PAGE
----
Mediation in Family Law Cases

As a certified family law mediator, I understand how crucial mediation is in family law cases. Some courts require it and some do not, but will recommend mediation if both parties agree upon it. The problem is that many people do not understand what mediation is and how it is typically the better option than trial. The key is being fully informed and knowing what your options are instead of just going to court all of the time.

What is Mediation?

Mediation is a form of alternative dispute resolution that allows both parties to settle their case without the intervention of a judge. You, the other party, or both parties can agree upon or petition the court to order the case to mediation. Upon issuing that order, the court will either appoint someone at the court’s discretion or the parties can agree upon who the mediator will be. There are several options for a mediator in these types of cases. The mediator can be an attorney who specializes in family law or not. Sometimes, the mediator is not an attorney at all but has developed negotiation skills and taken the prerequisites in order to be a certified mediator. Some courthouses have alternate dispute resolution centers that they can refer parties to if they are in need of a lower price for mediation or if they cannot agree upon whom the mediator will be.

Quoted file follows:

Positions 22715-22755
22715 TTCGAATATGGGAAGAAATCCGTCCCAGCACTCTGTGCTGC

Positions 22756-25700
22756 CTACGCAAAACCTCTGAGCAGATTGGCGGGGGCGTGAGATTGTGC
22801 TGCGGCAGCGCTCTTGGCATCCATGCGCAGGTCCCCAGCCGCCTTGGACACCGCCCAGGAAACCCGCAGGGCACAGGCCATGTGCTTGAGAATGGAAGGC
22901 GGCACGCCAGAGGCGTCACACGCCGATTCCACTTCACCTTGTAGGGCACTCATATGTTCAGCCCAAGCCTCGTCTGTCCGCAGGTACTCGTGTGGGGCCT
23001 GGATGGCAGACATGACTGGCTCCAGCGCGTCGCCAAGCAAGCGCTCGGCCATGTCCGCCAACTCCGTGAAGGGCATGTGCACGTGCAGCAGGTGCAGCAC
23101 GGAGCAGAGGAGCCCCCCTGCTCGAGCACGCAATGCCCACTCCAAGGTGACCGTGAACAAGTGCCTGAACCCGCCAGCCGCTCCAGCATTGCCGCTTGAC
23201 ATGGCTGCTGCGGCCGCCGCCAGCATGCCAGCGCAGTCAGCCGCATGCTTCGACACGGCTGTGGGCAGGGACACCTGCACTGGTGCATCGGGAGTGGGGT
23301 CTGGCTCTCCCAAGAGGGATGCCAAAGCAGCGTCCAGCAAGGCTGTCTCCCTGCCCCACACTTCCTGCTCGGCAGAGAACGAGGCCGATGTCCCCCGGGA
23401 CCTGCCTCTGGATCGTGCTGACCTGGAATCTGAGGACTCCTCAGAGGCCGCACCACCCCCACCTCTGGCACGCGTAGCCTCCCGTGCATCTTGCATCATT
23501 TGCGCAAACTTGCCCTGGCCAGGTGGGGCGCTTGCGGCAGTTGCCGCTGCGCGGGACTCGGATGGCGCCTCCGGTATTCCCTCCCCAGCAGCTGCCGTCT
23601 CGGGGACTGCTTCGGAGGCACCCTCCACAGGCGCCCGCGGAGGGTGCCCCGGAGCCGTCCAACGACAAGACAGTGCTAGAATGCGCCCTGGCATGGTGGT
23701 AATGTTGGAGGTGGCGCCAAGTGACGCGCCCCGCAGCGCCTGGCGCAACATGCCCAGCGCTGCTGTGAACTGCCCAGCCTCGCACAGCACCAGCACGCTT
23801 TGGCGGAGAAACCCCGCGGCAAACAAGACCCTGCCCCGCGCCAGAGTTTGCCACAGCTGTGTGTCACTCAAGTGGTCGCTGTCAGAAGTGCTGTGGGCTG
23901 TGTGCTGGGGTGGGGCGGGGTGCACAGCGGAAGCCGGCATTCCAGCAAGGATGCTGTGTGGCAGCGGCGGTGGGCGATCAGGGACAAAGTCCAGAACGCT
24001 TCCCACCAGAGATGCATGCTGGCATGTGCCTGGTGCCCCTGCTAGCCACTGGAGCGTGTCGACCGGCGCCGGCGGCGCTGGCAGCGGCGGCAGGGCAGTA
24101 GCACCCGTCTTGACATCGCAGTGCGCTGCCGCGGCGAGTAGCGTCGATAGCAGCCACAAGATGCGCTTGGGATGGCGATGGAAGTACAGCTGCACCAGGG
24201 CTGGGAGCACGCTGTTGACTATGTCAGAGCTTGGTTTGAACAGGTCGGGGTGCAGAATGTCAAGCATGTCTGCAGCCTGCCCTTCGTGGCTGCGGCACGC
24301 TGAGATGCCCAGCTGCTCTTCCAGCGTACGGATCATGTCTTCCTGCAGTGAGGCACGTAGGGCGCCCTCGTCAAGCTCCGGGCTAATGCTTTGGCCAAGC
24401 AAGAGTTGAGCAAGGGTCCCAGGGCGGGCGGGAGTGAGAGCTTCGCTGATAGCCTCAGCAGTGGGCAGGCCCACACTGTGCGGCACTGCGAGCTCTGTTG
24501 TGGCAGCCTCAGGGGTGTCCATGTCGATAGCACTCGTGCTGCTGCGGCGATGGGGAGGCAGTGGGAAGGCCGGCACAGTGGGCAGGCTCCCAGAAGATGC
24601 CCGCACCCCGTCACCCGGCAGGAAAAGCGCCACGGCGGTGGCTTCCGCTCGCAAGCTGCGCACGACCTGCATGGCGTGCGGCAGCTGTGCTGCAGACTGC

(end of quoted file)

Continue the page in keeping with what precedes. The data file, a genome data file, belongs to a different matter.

What is the Process?

Once appointed, someone will have to put the mediator on notice so that they can begin the scheduling process. Once the mediation is scheduled, some mediators send out their information packets including information forms that they request to be returned prior to the mediation date. On the day of mediation, you arrive a little early so you can get situated (bring something to entertain yourself because there will be some down time in between the offers). You and your attorney will be in a separate room from the other party and their attorney. The mediator will start with the petitioner and get their version of the case as well as the initial offer and then it starts from there. The mediator will then go back and forth between rooms working off of the offers to try and facilitate an agreement. If a settlement is reached, then the mediator will draft a mediated settlement agreement (MSA) and have all parties and their attorneys sign off. Once signed, this cannot be changed and a final order will be drafted pursuant to the agreement.

If you have any additional questions regarding mediation or your family law case in general, schedule a consultation with Guest and Gray Law Firm today.